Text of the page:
Data centers present a unique fire risk. Full of electrical components, wires, and cables, not to mention generators and back-up power supplies, data centers house a range of potential fire hazards. Given that most of the equipment in a data center is sensitive, these buildings require tailored special hazard solutions. If you’re looking into data center fire protection standards, it’s important to know what requirements your data center needs to meet, and what fire protection and suppression systems can support them.

Data Center Fire Protection Standards: NFPA 75 & 76

Data centers in the US must comply with NFPA 75 and 76 revised standards to ensure that there are proper fire suppression systems in place to keep your data, your employees, and your building safe.

  • NFPA 75 (the Standard for the Fire Protection of Information Technology Equipment) is the minimum requirement for data centers to pass national building code requirements and avoid penalties. NFPA 75 calls for:
      • Fire sprinkler systems. We’ll talk about data center fire sprinkler system options more in-depth a little later on, but you can learn more about the differences between three types of sprinkler systems here.
      • The standard requires that fire protection sprinklers cover all areas of contained aisles to reduce the risk of a fire hazard.
      • NFPA 75 also requires an established evacuation plan
      • Functioning smoke detection systems
      • Flame-resistant equipment

Three Levels of Data Center Fire Protection

Given the numerous fire hazards associated with data centers, fire protection is necessary at three different levels — the building level, the room level, and the rack level. Let’s take a closer look at the three levels of data center fire protection.

First Level: Building Level Fire Protection

The first level of data center fire protection is the building level. This level of fire protection is focused on keeping the building, and any people in it, safe. Methods used to achieve building-level fire protection in data centers include:

  • Fire sprinkler systems
  • Handheld extinguishers — at least one handheld fire extinguisher for every 3,000 square feet
  • Passive fire protection — the installation of fire-rated floor assemblies and firewalls that passively work to delay the spread of fire throughout the building

Second Level: Room Level Fire Protection

This second level of data center fire protection is where NFPA’s standards begin to apply. As mentioned earlier, NFPA standards require sprinkler systems to protect data centers. Here’s a quick breakdown of the fire sprinkler systems available to data centers:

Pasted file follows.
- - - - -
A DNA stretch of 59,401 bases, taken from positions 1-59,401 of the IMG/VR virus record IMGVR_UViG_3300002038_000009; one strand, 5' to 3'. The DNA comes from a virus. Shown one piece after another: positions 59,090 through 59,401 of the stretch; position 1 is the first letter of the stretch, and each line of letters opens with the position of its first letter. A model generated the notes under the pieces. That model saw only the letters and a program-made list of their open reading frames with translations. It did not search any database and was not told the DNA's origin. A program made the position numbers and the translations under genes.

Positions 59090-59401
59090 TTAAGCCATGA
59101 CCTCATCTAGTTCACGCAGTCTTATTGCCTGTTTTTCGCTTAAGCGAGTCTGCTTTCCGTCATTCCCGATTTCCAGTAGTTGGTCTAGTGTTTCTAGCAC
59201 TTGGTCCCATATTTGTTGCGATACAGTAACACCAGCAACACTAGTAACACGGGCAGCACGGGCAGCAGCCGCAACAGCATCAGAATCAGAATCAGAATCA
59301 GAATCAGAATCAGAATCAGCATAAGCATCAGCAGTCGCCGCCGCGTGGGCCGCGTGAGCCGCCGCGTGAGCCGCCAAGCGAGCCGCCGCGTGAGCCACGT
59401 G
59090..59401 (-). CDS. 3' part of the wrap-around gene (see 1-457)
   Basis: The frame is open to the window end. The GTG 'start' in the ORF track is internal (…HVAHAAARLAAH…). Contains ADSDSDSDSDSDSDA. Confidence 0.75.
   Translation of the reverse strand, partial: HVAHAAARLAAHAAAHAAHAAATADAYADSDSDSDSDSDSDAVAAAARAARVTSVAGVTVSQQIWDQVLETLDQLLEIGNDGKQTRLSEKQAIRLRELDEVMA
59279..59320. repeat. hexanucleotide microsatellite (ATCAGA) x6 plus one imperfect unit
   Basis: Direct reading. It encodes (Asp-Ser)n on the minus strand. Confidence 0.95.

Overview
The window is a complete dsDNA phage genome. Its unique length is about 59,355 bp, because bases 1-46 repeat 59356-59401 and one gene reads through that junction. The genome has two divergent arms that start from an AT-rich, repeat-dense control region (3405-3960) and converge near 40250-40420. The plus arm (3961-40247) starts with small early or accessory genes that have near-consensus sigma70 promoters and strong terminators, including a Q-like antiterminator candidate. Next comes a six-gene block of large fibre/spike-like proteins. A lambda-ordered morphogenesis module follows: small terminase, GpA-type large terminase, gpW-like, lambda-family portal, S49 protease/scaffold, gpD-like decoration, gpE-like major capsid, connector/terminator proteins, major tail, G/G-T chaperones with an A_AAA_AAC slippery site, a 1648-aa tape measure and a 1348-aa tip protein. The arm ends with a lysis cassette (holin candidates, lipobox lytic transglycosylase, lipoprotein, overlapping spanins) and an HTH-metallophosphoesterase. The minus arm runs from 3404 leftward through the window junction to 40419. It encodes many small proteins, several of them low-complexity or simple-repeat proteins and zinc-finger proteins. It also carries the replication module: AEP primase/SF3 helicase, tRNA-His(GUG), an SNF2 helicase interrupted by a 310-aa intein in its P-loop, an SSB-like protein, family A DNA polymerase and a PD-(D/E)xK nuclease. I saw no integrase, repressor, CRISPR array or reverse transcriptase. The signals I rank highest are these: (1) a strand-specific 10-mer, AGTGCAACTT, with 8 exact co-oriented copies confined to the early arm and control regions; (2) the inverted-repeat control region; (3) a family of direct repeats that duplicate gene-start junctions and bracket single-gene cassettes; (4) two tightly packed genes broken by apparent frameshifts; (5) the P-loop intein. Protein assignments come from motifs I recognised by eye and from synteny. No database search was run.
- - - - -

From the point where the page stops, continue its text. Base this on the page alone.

• Wet sprinkler systems. While wet sprinkler systems are effective, they are not the first choice for most data centers, as the water is as damaging to data center equipment as a fire would be. What’s more, if a wet system were to leak or drip, it would also be very damaging.
  • Pre-action fire sprinkler systems. Pre-action fire sprinkler systems also use water to extinguish a fire but require two points of fire detection before the sprinkler system will activate. This ensures your system is only activating when a fire hazard is real. The downside is that this system still uses water, which is damaging to electrical equipment.
  • Clean agent suppression systems. Clean agent suppression systems use an inert gas or clean agent to extinguish and suppress fires. The benefit of a system like this is that it will not damage the sensitive equipment housed in a data center. Learn more about the pros and cons of a clean agent suppression system for high-value and mission-critical applications.

Room level data center fire protection also includes fire detection systems. Data centers benefit from Very Early and Early Warning Fire Detection (VEWFD & EWFD) systems, as these can actuate fire suppression systems at the earliest sign of a fire, minimizing any damage sustained in the data center.

Third Level: Rack-Level Fire Protection

The third level of data center fire protection is concerned with protecting equipment on the rack-level. In data centers specifically, fire detection in the early stages can be difficult, as many electrical components are enclosed.

This means a fire can go undetected until it’s become a larger hazard. By implementing rack-level fire protection, data centers can extinguish fires at their earliest stages, minimizing the potential for a larger fire to spread.

Common fire protection methods at the rack level include pre-engineered and automatic fire suppression systems. These systems are installed within the equipment, where they can detect and suppress fires before they are sensed by the larger room or building level fire suppression system. This works to minimize any damage sustained to sensitive equipment within a data center.

There is a lot that goes into acceptable data center fire protection. From three levels of fire protection to choosing a fire suppression system that protects your assets as well as it suppresses any fire hazards, there’s a lot to consider. For expert help installing and servicing top-of-the-line data center fire protection, talk to the team at Vanguard Fire & Security. Give our team a call at 800-444-8719 or contact us online for more information. ​

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